Instrument makers in Europe and the United States began to make their own version of the Hang beginning in 2007 but due to legality, the name “Hang” is limited only to instruments created by PanArt. Thus, the name “handpan” was born, which now refers to any type of “Hang” type steel pan created by a manufacturer other than PanArt.

Photo courtesy of Aoxoa.co

There are still very few handpan makers, roughly less than a hundred in the entire world, making the handpan still extraordinarily difficult to obtain and expensive in comparison to other instruments. Top line makers have waiting lists that can have orders pushed back for years due to the high demand and complexity of making the instrument. However, flash sales occasionally occur on the sites of various makers and second-hand resale of handpans is common.

So why not call it a Hang Drum?

The original makers insist that the title of the instrument be Hang for their brand of hand pan. While the term Hang Drum is commonly used verbally, in writing it is most proper to refer to instruments made by the company Pan Art as simply “hang” and all others as “hand pans”.

Handpan compared to RAV Vast (a beautiful sounding metal tongue drum):

PanArt and Hang documentary:

Handpan v. Hang comparison video:



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Jerry Walsh is a musician and vocalist, weaving together ancient and otherworldly sounds from sacred traditions across the globe and creating shamanic sound journeys. He has collaborated with Merkaba (Kayla Scintilla), SriKala, Native American hip-hop artist Supaman, and American beatbox champion Mark Martin. He has been student of Taino elder, Maestro Manuel Rufino since 2012, studying the indigenous shamanic cultures of the Americas and other wisdom traditions. Jerry has traveled to 30 countries on five continents and spent a full year studying Buddhism and Himalayan culture in India, Nepal, and Bhutan from 2010-2011. He currently lives in Brooklyn, NY with the Golden Drum community when he is not on tour sharing music and meditation with partner, Ixchel Prisma.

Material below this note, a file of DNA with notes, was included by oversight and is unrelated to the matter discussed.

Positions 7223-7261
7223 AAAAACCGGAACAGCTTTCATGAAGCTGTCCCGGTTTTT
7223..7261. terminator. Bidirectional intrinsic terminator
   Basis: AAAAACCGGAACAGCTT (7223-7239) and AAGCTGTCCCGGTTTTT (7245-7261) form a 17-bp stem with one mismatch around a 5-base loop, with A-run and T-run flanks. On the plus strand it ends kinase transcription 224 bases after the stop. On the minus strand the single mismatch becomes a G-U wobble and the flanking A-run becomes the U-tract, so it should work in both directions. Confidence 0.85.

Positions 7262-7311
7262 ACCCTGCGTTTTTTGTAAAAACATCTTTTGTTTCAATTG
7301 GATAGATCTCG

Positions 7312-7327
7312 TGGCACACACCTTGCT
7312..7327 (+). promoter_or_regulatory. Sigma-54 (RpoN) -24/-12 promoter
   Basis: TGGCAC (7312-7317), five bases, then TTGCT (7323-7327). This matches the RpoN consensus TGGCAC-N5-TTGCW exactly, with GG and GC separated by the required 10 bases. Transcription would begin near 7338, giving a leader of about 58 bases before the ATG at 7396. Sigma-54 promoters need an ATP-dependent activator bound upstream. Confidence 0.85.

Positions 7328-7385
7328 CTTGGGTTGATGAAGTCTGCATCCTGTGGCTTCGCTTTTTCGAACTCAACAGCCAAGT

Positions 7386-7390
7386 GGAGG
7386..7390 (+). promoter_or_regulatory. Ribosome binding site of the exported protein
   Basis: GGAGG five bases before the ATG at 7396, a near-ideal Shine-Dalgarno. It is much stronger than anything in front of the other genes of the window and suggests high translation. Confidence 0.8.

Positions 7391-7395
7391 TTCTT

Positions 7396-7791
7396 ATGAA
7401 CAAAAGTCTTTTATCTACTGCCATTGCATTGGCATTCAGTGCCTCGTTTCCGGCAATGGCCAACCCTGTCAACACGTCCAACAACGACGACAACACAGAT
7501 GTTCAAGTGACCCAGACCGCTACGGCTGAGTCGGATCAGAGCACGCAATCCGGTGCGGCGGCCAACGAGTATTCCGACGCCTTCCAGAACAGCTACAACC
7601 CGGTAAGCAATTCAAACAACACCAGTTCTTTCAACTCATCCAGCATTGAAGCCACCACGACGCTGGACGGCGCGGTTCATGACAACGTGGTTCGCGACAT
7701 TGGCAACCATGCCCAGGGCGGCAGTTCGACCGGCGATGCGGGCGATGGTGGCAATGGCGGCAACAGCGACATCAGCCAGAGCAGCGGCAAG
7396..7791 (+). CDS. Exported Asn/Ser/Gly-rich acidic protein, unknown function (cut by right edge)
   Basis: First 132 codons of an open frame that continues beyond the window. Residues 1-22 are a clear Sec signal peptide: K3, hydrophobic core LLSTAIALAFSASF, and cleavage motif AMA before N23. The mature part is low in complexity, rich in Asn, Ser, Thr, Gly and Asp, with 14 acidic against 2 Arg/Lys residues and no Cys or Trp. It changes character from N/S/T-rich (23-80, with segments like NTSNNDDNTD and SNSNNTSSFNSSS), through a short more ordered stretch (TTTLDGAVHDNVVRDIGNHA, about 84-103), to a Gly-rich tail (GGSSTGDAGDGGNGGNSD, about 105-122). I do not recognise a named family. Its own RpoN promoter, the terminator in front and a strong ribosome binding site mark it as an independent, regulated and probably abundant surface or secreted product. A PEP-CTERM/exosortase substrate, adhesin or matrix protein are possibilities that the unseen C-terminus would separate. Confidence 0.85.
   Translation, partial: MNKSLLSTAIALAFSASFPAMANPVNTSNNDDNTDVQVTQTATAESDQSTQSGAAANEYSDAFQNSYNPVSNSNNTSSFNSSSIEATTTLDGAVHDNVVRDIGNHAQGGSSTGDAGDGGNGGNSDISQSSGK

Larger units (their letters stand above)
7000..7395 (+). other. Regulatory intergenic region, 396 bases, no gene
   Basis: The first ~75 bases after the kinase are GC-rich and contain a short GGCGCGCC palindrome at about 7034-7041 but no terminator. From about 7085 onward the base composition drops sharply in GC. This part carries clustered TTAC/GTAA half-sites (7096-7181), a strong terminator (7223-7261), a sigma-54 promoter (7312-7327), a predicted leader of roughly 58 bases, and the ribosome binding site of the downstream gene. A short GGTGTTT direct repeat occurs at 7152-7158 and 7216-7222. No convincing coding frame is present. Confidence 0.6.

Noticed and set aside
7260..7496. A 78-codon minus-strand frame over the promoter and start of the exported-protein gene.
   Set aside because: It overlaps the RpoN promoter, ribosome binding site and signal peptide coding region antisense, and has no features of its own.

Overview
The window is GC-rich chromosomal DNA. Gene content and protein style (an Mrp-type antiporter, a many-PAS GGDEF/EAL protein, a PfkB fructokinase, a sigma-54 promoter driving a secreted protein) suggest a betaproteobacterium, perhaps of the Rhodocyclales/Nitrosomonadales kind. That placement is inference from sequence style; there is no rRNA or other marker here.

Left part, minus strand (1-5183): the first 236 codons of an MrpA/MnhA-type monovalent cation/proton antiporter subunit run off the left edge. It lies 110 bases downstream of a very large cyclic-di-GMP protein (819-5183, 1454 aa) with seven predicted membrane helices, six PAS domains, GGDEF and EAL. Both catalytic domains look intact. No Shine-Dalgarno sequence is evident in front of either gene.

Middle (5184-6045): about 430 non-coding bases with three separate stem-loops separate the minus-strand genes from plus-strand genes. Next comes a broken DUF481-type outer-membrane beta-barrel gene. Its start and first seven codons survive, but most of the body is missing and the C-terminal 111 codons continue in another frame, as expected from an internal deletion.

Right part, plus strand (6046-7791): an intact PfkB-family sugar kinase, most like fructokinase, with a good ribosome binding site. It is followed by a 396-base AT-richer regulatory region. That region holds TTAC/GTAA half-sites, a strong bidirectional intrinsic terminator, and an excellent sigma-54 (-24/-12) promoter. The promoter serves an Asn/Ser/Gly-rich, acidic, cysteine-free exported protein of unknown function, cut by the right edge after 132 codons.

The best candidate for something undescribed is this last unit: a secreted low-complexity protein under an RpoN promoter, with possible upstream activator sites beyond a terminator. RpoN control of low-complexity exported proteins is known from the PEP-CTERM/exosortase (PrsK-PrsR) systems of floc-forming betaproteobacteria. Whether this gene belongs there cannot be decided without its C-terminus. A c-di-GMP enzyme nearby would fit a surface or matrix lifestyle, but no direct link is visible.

1. I wonder if these could be made with medevil level technology. The sound made by one I saw in a video once is precisely the sound I’d want for the culture of a fantasy world I’m working on. Now my world does have magic, so there’s SOME leyway there, but not much. In order to use magic to make things, you have to understand how things work without it. Otherwise, bad things tend to happen.

      • Why limit yourself in this way? You can’t even get a Hang retuned by PanArt – by now, any Hang that is in tune is so only by the mercy of the (now over 150) other handpan makers in the world. How “authentic” is that?

        As with any instrument, the quality (and price) of handpans varies – but in my opinion, the best makers have surpassed the Hang in any aspect you choose to name. The Hang will always have been the first historically, but that’s more of interest to a collector or museum more than to a performing artist. The evolution of this instrument is unstoppable, and a lot has happened since PanArt chose to withdraw from it years ago.

  2. I think they could. Although most handpan makers do use modern technology, in principle you only need hammers, fire, cutters, glue, and mountains of skill, experience and patience to go from a carbon steel sheet to a handpan. The sheet could perhaps be created with medieval armour-making technology.

    Cheers, lino
    (handpan tuner maker)

    @Jerry stumbled across this looking for a brief intro to handpans. Very balanced and well written, thanks!